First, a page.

By Lev AC Rosen
Published October 2022
1952: Evander (Andy) Mills has found out the hard way what happens when someone is outed as homosexual. Caught in a gay club raid, he’s stripped of his detective badge and thrown out of the SFPD. On the verge of committing suicide, Andy is hired to investigate the mysterious death of Irene Lamontaine, the scion of a soap-making family empire. But Irene’s husband didn’t hire Andy, her wife Pearl did.
Andy soon finds himself ensconced in the Lamontaine mansion, where everyone in the family shares Andy’s secret and creates a safe space to be themselves. But even their iron gates can’t keep all of the ugliness out, as Andy discovers when it becomes more and more apparent that a member of the family murdered Irene. The only question is who? And why? With a house containing more secrets than people, some might be better left undisturbed.
I think the cover caught my eye first with this novel, but I soon got swept up in the history in its pages. I’ll admit that I’ve never given much thought to this time period (the 1950s) beyond what I’ve been fed in history class and reruns like “Leave it to Beaver”, namely baseball, apple pie, and nuclear families. But there’s a whole other history presented here, one where if you weren’t a normative heterosexual you’d better fake it and hope no one finds out. It was eye opening, to say the least.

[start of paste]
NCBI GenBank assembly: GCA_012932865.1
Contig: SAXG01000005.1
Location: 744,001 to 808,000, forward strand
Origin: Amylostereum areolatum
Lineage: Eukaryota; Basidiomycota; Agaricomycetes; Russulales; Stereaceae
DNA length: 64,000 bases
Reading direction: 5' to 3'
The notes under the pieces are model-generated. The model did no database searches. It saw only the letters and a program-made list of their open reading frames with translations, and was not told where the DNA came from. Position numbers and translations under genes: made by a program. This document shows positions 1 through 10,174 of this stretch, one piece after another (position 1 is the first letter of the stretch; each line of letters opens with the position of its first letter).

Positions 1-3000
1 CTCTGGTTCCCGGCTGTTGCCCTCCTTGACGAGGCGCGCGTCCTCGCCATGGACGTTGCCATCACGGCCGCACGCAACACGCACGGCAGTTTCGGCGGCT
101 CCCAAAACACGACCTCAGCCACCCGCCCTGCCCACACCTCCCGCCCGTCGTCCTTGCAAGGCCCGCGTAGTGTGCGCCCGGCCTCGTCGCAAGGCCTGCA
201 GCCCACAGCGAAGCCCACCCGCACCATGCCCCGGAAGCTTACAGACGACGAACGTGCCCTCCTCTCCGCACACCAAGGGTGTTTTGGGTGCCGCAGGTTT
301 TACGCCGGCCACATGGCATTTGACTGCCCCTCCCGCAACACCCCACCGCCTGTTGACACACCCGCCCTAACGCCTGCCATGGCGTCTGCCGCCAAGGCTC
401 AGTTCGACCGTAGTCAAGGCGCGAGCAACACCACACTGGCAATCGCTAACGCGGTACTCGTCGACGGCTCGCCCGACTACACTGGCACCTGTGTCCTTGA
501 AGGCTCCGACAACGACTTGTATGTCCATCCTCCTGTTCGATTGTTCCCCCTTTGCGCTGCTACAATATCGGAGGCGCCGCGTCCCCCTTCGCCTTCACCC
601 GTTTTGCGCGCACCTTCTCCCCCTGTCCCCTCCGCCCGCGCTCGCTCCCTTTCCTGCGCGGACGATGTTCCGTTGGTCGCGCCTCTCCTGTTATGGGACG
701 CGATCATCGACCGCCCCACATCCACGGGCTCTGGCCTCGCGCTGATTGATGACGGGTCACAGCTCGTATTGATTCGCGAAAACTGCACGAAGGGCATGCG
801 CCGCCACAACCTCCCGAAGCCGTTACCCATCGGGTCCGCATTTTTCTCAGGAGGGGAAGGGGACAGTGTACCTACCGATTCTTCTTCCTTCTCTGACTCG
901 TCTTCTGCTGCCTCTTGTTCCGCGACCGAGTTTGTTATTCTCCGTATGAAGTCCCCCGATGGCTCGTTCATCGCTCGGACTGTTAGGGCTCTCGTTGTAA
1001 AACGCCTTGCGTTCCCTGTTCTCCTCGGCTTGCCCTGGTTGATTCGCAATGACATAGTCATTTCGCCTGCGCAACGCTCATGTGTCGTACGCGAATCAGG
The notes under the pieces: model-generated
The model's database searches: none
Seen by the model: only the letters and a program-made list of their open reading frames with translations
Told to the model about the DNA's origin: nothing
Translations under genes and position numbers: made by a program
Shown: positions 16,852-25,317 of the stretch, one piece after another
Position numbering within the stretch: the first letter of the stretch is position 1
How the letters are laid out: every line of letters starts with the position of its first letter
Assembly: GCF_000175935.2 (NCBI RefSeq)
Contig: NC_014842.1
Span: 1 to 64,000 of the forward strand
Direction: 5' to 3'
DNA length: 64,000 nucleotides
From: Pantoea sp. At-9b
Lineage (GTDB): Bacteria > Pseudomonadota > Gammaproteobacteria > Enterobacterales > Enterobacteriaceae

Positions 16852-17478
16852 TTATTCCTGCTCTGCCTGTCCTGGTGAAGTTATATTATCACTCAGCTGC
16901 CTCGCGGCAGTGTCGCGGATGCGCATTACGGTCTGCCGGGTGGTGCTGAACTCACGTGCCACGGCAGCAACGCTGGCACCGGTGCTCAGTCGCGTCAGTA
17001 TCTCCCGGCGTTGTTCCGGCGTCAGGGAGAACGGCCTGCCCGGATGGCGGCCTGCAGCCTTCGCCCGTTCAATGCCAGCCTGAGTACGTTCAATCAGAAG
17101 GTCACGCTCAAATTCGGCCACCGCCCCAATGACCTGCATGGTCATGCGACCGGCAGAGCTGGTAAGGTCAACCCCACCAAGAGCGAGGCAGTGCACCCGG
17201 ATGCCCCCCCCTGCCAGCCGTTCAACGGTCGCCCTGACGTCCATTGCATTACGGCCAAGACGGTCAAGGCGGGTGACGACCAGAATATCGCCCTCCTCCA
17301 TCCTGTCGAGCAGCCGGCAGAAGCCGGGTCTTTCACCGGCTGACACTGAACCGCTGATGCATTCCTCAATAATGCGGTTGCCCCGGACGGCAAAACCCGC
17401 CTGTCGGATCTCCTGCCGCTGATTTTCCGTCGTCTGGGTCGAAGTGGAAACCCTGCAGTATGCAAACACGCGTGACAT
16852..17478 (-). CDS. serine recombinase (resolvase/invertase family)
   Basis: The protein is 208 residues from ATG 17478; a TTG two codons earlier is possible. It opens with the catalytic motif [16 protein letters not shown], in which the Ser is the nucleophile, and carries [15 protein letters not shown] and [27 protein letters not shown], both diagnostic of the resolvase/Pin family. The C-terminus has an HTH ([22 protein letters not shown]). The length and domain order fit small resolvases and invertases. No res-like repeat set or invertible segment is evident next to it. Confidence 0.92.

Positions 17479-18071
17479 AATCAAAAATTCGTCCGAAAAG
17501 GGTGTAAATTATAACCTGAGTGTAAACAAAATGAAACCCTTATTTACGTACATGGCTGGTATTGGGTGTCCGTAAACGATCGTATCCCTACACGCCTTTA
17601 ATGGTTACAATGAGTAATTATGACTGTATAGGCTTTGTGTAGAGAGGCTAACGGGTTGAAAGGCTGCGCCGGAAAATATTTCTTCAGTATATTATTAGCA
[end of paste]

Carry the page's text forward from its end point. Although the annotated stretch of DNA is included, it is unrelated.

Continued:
Beyond that, I genuinely liked Andy’s character, as well as the other members of the family and staff (Pat was a stand out for me). While the investigation was fairly methodical and tame with only one or two “wths?” that left me scratching my head, it was well plotted and had a few great red herrings. While the murderer wasn’t a complete surprise, I wasn’t 100% sure until the reveal. Which is what I’m always looking for in a mystery.
To wrap up, great characters I’d like to continue seeing and a solid set up for the next book.
3.5/5 stars ⭐⭐⭐+
Until next time, thank you for visiting.